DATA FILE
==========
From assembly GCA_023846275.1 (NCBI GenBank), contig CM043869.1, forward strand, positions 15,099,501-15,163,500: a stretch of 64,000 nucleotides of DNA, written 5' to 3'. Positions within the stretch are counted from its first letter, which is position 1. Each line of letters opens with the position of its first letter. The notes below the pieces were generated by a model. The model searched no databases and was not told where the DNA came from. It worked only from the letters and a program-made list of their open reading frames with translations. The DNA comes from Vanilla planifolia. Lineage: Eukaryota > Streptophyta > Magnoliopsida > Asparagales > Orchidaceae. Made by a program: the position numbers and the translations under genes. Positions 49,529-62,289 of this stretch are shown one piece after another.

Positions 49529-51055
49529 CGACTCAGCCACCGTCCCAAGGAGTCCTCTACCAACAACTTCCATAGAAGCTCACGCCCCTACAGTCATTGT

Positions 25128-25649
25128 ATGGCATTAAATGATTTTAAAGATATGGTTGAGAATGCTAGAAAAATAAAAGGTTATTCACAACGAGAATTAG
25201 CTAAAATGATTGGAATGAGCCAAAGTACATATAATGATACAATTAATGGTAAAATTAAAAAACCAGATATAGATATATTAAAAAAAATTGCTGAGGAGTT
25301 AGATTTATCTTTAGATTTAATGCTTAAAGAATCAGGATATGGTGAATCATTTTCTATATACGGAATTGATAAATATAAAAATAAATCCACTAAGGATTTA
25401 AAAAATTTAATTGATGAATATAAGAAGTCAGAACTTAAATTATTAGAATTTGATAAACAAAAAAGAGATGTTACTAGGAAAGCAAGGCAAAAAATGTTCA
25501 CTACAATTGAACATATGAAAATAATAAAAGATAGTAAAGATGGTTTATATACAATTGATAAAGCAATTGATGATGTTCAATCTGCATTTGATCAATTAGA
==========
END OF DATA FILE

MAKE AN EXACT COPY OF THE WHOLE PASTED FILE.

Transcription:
From assembly GCA_023846275.1 (NCBI GenBank), contig CM043869.1, forward strand, positions 15,099,501-15,163,500: a stretch of 64,000 nucleotides of DNA, written 5' to 3'. Positions within the stretch are counted from its first letter, which is position 1. Each line of letters opens with the position of its first letter. The notes below the pieces were generated by a model. The model searched no databases and was not told where the DNA came from. It worked only from the letters and a program-made list of their open reading frames with translations. The DNA comes from Vanilla planifolia. Lineage: Eukaryota > Streptophyta > Magnoliopsida > Asparagales > Orchidaceae. Made by a program: the position numbers and the translations under genes. Positions 49,529-62,289 of this stretch are shown one piece after another.

Positions 49529-51055
49529 CGACTCAGCCACCGTCCCAAGGAGTCCTCTACCAACAACTTCCATAGAAGCTCACGCCCCTACAGTCATTGT

Positions 25128-25649
25128 ATGGCATTAAATGATTTTAAAGATATGGTTGAGAATGCTAGAAAAATAAAAGGTTATTCACAACGAGAATTAG
25201 CTAAAATGATTGGAATGAGCCAAAGTACATATAATGATACAATTAATGGTAAAATTAAAAAACCAGATATAGATATATTAAAAAAAATTGCTGAGGAGTT
25301 AGATTTATCTTTAGATTTAATGCTTAAAGAATCAGGATATGGTGAATCATTTTCTATATACGGAATTGATAAATATAAAAATAAATCCACTAAGGATTTA
25401 AAAAATTTAATTGATGAATATAAGAAGTCAGAACTTAAATTATTAGAATTTGATAAACAAAAAAGAGATGTTACTAGGAAAGCAAGGCAAAAAATGTTCA
25501 CTACAATTGAACATATGAAAATAATAAAAGATAGTAAAGATGGTTTATATACAATTGATAAAGCAATTGATGATGTTCAATCTGCATTTGATCAATTAGA